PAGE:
It may sound crazy, but peeing in the shower really can be good for you. Just be sure to clean up afterward!

1. It’ll reduce your water bill.

Military Money Might

On average, each flush of a toilet takes between one-and-a-half and three gallons of water, while older toilets use as much as five to seven. When you pee in the shower, though, it just goes down with the rest of the water and soap, saving you money. Showers already use plenty of water anyway.

2. You’ll keep cleaner.

Wikimedia Commons / Open Stax College

Sometimes toilet paper… sticks. This isn’t much of a problem for men, but peeing in the shower helps women avoid toilet paper altogether.

3. It’ll keep your bathroom neater.

Wikimedia Commons / Emergency Brake

The more you use the toilet, the dirtier it gets — but when you pee in the shower, it all comes out in the drain!

4. It’ll reduce foot fungus.

Social Expression

It may seem counter-intuitive, but urine can be used for treating certain infections. Uric acid and ammonia contain anti-fungal properties, so you can kiss that athlete’s foot goodbye.

5. It’s good for your kegels.

Wikimedia Commons / Gend27

If you’ve ever been pregnant, you know all about Kegel exercises. Since they tighten the pelvic floor, they’re also great for treating incontinence issues. If mindfully contracting your muscles feels difficult, though, try peeing in the shower (do a semi-squat). Practice “turning off” your flow for a few seconds at a time to get the full effect.

6. Toilets aren’t good for the environment.


You may have heard the phrase “if it’s yellow, let it mellow. If it’s brown, flush it down.” That’s a pretty good mantra, because the frequency by which people flush toilets has been a big problem for the environment. Peeing in the shower is just one way to help save water and energy!

7. Almost everybody else does it, so why shouldn’t you?

Wikimedia Commons / NASA

A poll of 1,000 women for Glamour magazine showed that 75-80 percent of women pee in the shower. Even Kelly Clarkson does it! So if you’re afraid that it’s weird, don’t worry — you’re in good company.

8. You’ll feel rebellious!

Wikimedia Commons / Bede735

Let’s face it: doing something that you’ve been told not to do can make you feel really cool sometimes. So let out your inner rebel and pee in that shower!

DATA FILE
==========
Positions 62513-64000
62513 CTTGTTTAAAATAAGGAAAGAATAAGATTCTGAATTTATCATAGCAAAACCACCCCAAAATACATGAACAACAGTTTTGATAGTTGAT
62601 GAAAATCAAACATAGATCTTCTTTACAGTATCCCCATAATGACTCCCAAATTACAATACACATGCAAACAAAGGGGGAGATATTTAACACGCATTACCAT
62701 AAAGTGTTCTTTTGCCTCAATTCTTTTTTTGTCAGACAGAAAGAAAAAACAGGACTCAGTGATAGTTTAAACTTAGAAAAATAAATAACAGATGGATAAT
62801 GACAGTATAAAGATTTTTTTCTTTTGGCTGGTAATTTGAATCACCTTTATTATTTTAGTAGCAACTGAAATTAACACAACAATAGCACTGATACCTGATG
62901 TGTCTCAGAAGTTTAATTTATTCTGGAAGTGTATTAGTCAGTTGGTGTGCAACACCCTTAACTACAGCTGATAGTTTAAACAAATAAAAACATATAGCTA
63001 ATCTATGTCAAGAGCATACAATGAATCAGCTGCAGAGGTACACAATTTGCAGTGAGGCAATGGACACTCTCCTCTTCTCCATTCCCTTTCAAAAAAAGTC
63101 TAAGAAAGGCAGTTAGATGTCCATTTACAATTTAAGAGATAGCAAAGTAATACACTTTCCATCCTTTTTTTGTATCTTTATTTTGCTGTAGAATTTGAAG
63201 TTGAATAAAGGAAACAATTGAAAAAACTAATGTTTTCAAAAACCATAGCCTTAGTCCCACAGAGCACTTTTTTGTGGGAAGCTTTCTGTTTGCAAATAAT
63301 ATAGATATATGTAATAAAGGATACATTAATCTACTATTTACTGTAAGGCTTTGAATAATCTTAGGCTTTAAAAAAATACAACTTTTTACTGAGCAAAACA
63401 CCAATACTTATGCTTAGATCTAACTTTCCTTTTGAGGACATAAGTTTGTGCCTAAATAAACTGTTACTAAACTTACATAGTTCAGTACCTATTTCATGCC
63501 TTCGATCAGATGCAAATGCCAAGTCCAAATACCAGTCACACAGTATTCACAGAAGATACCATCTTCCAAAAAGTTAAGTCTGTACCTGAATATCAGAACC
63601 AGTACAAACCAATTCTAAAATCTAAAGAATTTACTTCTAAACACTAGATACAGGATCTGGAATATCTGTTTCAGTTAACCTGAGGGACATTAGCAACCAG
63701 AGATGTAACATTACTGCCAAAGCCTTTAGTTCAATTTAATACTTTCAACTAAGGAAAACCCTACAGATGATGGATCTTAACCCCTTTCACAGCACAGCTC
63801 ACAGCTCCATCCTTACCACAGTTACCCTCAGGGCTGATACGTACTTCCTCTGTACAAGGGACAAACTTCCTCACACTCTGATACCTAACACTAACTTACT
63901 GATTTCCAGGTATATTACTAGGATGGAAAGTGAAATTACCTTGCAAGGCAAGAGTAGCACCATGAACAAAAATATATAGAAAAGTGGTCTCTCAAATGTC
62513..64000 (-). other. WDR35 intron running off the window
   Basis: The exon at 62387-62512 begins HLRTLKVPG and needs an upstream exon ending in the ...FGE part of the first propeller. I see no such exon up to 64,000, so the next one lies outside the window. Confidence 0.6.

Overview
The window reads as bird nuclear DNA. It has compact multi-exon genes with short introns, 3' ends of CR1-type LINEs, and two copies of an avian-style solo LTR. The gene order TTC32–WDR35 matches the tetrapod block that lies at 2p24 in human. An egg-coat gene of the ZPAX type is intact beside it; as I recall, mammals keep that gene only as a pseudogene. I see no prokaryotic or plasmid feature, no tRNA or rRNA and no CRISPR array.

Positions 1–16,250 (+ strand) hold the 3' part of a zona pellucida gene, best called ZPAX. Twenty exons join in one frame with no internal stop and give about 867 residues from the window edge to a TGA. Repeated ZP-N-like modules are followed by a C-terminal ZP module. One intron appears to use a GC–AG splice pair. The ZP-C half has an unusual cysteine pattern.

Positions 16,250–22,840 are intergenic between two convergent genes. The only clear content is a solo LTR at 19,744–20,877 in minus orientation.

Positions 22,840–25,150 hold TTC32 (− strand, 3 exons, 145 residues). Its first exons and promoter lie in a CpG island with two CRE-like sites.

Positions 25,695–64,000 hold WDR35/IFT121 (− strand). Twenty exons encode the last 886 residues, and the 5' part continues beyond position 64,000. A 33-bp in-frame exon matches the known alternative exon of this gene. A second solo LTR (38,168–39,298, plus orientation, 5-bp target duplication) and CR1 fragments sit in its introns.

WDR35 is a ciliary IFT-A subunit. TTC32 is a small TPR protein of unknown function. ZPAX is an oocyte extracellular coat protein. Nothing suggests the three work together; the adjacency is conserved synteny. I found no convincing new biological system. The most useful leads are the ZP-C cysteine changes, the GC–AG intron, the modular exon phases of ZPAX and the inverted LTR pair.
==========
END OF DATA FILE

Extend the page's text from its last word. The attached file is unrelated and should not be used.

Saving the environment, getting exercise, curing athlete’s foot — what’s not to lose? While peeing in the shower has many benefits, remember the golden rule: only do it if you can keep it clean for the person after you.

Share these great tips with your friends below!

New television advertisements in Brazil are encouraging people to pee in the shower as a way of conserving water. Our own nation, you may remember, stood divided on the issue a few years ago during Big Brother 3 when Alex was appalled by Jonny’s unwillingness to make a distinction between loo and shower basin. The new campaign, however, undoubtedly marks a new stage – or high water mark, if you will – in the world’s development, and with new mores comes new etiquette. Remember, you may be weeing in the shower, but there’s no need to be rude.

• Don’t start until the water has. The water not only provides a cloaking effect, it also avoids lingering contact between the non-lavatory bowl porcelain and your urine. The idea is that it is whisked away down the plughole almost instantly, thus minimising breaches of basic hygiene and allowing maintenance of the pretence, even unto yourself, that you have not just peed in the shower.

• For similar reasons, it also behoves the micturator to do his/her business right at the beginning of his/her ablutions, thus providing a full rinse cycle.

• Don’t do it in a friend’s shower. Nothing ruins a friendship quicker than inappropriate urination. Keep it for post-pub antics in shop doorways where it belongs.

• Don’t do it in public showers – for the obvious reasons, but also because public showers very often involve wooden slat arrangements and we are talking about an activity that should only be undertaken on very, very non-porous areas indeed.

• Don’t get carried away. You may, if you choose, pee in the shower. But don’t wash in the toilet, and never, ever poo in the bath.

Dear Mona,
I pee in the shower almost every morning — great time-saving mechanism and as a female I find it liberating to pee at will. I thought this was totally normal, until this weekend when I found out that not only ONE but TWO of my friends have NEVER peed in the shower. Who is the freak in this situation?
Allie, 25, NYC

Dear Allie,

Don’t worry, love, your friends are the freaks. Most American adults pee in the shower, and I trust 1,169 survey respondents more than I trust your two pals.

A YouGov Omnibus survey in July posed the question, “In which of the following places, if any, have you ever urinated?” Sixty-two percent of people checked the box that said “in the shower.” What’s more, this appears to be a national phenomenon: The fraction of people who say they urinate in the shower is pretty consistent whether you’re looking at U.S. regions, or age, income, sex, race, education or marital status.

But before you get too excited and start brandishing labels like “freak,” you should take a closer look at the numbers on shower-peeing frequency. It turns out that 47 percent of people who said they had relieved themselves in the shower also added that they did so “not regularly at all — I have only done this once or twice.” As an “almost every morning” sort of girl, Allie, I’m afraid you’re in the minority — 14 percent of respondents said they do it “most of the time.” And remember, that’s 14 percent of the 62 percent who say they’ve ever peed in shower. So really, barely 9 percent of Americans share your bathroom behavior.

Solace can be found in the possibility that some people, including those two friends of yours, are fibbing. Of course, the desire to appear “socially acceptable” is an issue with all self-reported surveys. But the fact that 42 percent of respondents in another YouGov survey (conducted just four months before this one) said shower urination was “unacceptable” could explain the large gap between people who say they have peed in the shower (62 percent) and those who say they do it every day (7 percent). If I thought my behavior was unacceptable, I might admit to having done it, but I’d also be keen to downplay how often.